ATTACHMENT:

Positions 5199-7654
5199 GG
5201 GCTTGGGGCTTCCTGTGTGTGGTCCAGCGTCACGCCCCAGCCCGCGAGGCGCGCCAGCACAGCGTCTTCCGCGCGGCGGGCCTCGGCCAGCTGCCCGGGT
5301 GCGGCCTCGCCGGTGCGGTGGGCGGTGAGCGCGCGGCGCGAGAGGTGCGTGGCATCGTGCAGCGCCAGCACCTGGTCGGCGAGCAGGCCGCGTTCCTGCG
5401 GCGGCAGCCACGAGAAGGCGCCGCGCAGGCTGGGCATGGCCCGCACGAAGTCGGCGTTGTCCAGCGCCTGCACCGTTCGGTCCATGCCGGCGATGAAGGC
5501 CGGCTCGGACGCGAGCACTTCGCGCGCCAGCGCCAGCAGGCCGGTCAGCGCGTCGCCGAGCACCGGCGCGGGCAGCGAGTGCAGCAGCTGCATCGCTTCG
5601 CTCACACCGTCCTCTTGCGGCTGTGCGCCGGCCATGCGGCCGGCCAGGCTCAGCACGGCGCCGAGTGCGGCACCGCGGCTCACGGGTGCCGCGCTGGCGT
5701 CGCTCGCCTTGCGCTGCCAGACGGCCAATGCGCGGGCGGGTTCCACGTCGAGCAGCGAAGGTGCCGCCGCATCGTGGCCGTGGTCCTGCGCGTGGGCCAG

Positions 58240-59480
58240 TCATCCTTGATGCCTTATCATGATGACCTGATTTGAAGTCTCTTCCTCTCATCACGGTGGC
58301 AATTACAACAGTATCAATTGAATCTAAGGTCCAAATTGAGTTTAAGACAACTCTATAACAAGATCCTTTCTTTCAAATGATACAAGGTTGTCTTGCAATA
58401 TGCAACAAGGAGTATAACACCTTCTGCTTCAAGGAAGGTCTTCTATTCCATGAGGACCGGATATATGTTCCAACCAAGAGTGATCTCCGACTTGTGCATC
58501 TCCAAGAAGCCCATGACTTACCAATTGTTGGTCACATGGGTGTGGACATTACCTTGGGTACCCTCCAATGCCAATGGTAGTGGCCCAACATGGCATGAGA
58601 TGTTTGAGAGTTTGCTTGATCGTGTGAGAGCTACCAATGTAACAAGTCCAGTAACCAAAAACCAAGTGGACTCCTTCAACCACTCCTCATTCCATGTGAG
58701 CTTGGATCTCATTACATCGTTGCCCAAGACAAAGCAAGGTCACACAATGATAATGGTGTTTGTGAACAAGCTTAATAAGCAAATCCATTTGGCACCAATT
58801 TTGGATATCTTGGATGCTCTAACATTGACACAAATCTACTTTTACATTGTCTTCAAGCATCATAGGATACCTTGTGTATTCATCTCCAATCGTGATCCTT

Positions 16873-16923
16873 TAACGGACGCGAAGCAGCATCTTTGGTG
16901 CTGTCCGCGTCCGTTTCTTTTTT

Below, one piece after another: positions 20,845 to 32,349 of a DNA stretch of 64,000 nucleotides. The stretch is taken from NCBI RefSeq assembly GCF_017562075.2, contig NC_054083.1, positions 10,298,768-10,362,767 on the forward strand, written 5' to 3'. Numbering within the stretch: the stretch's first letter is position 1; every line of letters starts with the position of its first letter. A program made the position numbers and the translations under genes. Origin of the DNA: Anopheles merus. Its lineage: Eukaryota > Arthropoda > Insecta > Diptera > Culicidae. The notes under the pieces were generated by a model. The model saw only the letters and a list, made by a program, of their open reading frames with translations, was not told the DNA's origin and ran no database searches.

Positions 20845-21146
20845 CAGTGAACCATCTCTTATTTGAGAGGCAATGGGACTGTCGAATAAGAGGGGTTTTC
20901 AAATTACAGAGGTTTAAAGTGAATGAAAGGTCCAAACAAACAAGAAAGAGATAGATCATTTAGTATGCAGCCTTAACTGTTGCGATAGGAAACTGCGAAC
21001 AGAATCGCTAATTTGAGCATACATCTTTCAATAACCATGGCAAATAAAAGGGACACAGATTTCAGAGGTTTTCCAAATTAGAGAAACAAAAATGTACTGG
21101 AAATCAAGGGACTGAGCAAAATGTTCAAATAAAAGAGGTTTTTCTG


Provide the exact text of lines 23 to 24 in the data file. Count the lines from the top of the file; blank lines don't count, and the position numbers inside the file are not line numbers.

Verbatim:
20901 AAATTACAGAGGTTTAAAGTGAATGAAAGGTCCAAACAAACAAGAAAGAGATAGATCATTTAGTATGCAGCCTTAACTGTTGCGATAGGAAACTGCGAAC
21001 AGAATCGCTAATTTGAGCATACATCTTTCAATAACCATGGCAAATAAAAGGGACACAGATTTCAGAGGTTTTCCAAATTAGAGAAACAAAAATGTACTGG